Anti-Pattern for Testing RxJava Code

DZone 's Guide to

Anti-Pattern for Testing RxJava Code

Let's check out a set of tests that actually leads to more problems than it solves. Here's an anti-pattern for RxJava testing and how to fix it.

· Java Zone ·
Free Resource

This is an obvious one, but I find myself so often using it — and every single time, it means I have to spend extra time debugging my test/code until I realize that I’ve fallen for the same mistake again. I’m using RxJava here and using Groovy and Spock for testing — and you could argue that this might be the crux of the issue, but I could bet good money that something similar can happen when writing pure Java/JUnit unit tests for an RxJava component, too.

Let’s start with a simple piece of code:

<pre lang=”java” escaped=”true”>
public class Process {
    private StringProcessor stringProcessor;

    public Process(StringProcessor stringProcessor) {
        this.stringProcessor = stringProcessor;

    public Observable<String> process(int x) {
        return Observable.just(x)

public interface StringProcessor {
    int transform(String s);

Nothing wrong with this code, right? It takes an integer and converts it to Stringand then uses the StringProcessor class to perform some string processing on this, then prints it out on the console.

Ok, now let’s write a Spock unit test for this. Part of this I don’t want to invoke the whole StringProcessor.transform() method — maybe because it’s too heavy for a test or because it might be hard to predict the output (for instance in cases where the implementation relies on time/date etc):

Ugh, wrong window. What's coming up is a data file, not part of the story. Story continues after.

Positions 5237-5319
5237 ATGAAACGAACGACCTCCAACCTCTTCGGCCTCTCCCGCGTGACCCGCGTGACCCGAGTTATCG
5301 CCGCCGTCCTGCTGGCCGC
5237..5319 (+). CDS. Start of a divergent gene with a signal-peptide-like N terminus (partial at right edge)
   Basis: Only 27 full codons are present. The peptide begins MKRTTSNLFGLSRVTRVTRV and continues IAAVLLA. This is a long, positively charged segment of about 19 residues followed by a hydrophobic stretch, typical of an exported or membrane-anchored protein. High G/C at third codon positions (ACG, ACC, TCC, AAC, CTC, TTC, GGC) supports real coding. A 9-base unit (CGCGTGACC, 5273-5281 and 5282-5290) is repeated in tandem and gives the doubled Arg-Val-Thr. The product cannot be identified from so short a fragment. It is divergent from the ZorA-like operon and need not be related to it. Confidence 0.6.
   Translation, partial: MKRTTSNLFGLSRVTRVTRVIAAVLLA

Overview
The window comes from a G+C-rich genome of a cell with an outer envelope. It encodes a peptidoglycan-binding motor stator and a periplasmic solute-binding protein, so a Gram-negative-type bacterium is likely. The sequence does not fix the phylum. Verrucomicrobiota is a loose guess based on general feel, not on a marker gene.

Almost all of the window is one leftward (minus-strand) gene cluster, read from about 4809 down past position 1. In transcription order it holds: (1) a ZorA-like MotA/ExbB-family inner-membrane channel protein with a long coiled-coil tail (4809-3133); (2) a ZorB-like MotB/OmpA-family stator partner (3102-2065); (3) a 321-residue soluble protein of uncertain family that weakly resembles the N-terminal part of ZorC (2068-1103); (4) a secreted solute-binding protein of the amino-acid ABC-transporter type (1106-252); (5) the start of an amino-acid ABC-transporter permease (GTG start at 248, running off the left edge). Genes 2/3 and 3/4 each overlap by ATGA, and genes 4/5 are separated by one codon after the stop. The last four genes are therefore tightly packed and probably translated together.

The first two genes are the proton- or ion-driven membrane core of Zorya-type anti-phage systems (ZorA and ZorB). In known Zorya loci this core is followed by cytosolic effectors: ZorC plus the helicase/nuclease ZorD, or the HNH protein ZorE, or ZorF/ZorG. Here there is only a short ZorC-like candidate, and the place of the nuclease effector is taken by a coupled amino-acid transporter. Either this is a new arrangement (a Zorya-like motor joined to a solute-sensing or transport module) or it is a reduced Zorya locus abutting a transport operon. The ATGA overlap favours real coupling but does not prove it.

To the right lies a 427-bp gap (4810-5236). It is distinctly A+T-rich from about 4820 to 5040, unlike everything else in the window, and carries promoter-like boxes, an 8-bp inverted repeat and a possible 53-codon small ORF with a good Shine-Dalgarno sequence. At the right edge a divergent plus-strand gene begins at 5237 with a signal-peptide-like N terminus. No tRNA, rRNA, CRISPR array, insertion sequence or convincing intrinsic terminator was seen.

def "ensure zeros get replaced by 9"() {
    def i = 1020
    def proc = Mock(StringProcessor)
    def x = new Process(proc)

    def r = x.process(i).toBlocking().single()

    1 * proc.transform("$i")

Looking at the above, you can see that my unit test is interested just in the fact that the tested code converts the integer to string then passes the control to the StringProcessor. And to do so, it seems to do the right thing: It creates a mock for the StringProcessor and ensures that it is called exactly once with my integer converted to a string. Yet there’s something wrong with this code — and if you run it, you will get a NullPointerException!

The reason for it is simple — this line:

1 * proc.transform("$i")

It doesn’t return anything. Which is equivalent to returning (Observable<>)null — and then in my Process class, this null is trying to get applied a .doOnNext, which is where it all goes wrong.

The fix is actually trivial:

1 * proc.transform("$i") >> "abcdef" //<-- return here any string you need to return

Then, the .doOnNext goes through and your test succeeds. A very small change is needed yet, as I said, it created many long debugging sessions. If only writing this blog post would help with that.

anti-pattern, java, rxjava, software testing, tutorial, unit testing

Published at DZone with permission of Liviu Tudor , DZone MVB. See the original article here.

Opinions expressed by DZone contributors are their own.

{{ parent.title || parent.header.title}}

{{ parent.tldr }}

{{ parent.urlSource.name }}